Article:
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Practice Direction 25A – Experts and Assessors in Family Proceedings

1.1 Introduction

This Practice Direction and Practice Directions 25B to E relate to expert evidence and supplement FPR Part 25. This Practice Direction applies to children proceedings and all other family proceedings.

2.1 Emergency and urgent cases

In emergency or urgent cases – for example, where, before formal issue of proceedings, a without-notice application is made to the court during or out of business hours; or where, after proceedings have been issued, a previously unforeseen need for (further) expert evidence arises at short notice – a party may wish to put expert evidence before the court without having complied with all or any part of Practice Directions 25B to E. In such circumstances, the party wishing to put the expert evidence before the court must apply forthwith to the court – where possible or appropriate, on notice to the other parties – for directions as to the future steps to be taken in respect of the expert evidence in question.

3.1 Pre-application instruction of experts

When experts' reports are commissioned before the commencement of proceedings, it should be made clear to the expert that he or she may in due course be reporting to the court and should therefore consider himself or herself bound by the duties of an expert set out in Practice Direction 25B (The Duties of An Expert, the Expert's Report and Arrangements for An Expert To Attend Court). In so far as possible the enquiries of the expert and subsequent letter of instruction should follow either Practice Direction 25C (Children Proceedings – the Use of Single Joint Experts and the Process Leading to an Expert Being Instructed or Expert Evidence Being Put Before The Court) or 25D (Financial Remedy Proceedings and other Family Proceedings (except Children Proceedings) – the Use of Single Joint Experts and the Process Leading to Expert Evidence Being Put Before The Court).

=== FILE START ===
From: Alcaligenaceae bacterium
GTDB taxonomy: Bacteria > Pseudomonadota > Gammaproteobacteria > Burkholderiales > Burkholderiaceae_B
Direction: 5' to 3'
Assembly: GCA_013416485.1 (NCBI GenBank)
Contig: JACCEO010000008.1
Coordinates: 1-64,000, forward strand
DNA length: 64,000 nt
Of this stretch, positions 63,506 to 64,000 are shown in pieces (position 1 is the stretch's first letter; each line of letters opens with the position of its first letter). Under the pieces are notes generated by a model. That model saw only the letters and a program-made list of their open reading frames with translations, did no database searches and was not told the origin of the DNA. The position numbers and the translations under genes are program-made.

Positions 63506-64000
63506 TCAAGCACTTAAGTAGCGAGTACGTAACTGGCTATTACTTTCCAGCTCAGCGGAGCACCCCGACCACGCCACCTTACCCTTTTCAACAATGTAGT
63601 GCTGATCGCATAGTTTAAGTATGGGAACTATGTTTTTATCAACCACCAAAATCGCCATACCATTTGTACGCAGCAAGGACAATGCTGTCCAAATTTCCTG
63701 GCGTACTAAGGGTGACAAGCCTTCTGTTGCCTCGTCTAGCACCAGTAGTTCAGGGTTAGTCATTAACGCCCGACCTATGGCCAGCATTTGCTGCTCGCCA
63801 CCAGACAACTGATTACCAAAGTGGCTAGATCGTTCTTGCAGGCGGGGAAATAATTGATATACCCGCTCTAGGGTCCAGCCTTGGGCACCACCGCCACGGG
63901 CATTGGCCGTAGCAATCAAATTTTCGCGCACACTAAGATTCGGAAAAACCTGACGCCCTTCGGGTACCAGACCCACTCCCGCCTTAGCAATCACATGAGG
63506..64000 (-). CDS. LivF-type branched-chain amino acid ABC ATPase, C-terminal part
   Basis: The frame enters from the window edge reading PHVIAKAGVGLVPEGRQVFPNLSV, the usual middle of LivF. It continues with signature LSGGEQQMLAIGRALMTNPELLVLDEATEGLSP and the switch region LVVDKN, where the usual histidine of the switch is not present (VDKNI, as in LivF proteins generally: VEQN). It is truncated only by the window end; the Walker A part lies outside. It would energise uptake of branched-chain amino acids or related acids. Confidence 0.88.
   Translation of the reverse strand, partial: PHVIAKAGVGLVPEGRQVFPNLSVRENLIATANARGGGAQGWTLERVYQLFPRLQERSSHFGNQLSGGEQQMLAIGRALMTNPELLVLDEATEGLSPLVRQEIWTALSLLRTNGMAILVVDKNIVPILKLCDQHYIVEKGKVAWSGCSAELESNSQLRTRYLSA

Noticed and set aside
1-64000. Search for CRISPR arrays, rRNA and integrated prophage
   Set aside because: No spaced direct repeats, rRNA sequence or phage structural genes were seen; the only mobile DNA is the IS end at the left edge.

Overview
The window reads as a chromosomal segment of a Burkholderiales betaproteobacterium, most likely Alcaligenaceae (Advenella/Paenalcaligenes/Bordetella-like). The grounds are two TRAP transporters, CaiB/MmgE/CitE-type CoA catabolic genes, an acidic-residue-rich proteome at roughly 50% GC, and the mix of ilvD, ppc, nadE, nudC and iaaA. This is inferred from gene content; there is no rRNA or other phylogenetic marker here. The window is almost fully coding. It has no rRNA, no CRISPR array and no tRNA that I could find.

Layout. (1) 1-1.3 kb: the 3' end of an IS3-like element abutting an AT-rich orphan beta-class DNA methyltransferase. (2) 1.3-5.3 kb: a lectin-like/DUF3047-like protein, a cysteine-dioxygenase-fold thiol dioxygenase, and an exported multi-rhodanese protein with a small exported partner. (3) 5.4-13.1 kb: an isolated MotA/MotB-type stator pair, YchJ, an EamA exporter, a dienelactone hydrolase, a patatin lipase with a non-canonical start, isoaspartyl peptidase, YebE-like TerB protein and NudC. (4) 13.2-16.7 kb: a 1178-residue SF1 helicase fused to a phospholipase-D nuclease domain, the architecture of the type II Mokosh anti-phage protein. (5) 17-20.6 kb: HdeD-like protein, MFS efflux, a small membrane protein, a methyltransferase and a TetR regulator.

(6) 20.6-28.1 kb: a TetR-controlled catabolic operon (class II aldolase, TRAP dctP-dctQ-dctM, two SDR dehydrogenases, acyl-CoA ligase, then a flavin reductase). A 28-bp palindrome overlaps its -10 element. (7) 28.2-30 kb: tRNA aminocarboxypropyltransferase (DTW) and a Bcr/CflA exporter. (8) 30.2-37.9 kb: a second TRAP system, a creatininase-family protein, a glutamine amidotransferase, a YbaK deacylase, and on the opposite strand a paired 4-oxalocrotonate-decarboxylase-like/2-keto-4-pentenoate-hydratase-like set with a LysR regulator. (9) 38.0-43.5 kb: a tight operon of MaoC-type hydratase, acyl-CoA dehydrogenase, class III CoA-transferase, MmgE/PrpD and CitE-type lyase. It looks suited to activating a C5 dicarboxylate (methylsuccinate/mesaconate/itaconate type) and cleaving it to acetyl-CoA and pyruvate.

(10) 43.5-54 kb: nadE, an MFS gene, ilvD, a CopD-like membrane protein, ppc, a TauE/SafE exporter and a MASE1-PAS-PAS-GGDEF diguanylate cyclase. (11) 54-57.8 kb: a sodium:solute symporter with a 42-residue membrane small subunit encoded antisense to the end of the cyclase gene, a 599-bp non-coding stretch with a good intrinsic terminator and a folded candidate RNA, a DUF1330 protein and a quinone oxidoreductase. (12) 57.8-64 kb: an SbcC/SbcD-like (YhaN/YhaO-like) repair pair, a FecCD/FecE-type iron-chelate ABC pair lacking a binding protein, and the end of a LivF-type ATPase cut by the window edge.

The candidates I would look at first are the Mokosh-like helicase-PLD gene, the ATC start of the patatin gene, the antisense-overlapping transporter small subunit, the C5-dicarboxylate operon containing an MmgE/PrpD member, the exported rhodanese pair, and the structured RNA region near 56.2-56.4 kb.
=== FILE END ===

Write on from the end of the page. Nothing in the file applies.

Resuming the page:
In particular, a prospective party to children proceedings (for example, a local authority) should always write a letter of instruction when asking a potential witness for a report or an opinion, whether that request is within proceedings or pre-proceedings (for example, when commissioning specialist assessment materials, reports from a treating expert or other evidential materials); and the letter of instruction should conform to the principles set out in Practice Direction 25C.


It should be noted that the court's permission is required to put expert evidence (in any form) before the court in all family proceedings (see (see section 13(5) of the 2014 Act and FPR 25.4(2)). In children proceedings, the court's permission is also required for an expert to be instructed and for a child to be medically or psychiatrically examined or otherwise assessed for the purposes of the provision of expert evidence in the proceedings section 13(1) and (3) of the 2014 Act. Where the court's permission has not been given in accordance with section 13(1) and (3) of the 2014 Act, evidence resulting from such instructions or examination or other assessment is inadmissible unless the court rules otherwise section 13 (2) and (4) of the 2014 Act and (4)). The court's permission will be needed to put any expert evidence before the court which was obtained before proceedings have started.


Attention is drawn to Practice Direction 15B (Adults Who May Be Protected Parties and Children Who May Become Protected Parties In Family Proceedings) which gives guidance relating to proceedings where an adult party may not have capacity to conduct the litigation or to instruct an expert.

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Michael Robinson © 2014

Family law information for parents whose children are resident in England and Wales

Crown Copyright material is reproduced with the permission of the Controller of HMSO and the Queen's printer for Scotland.

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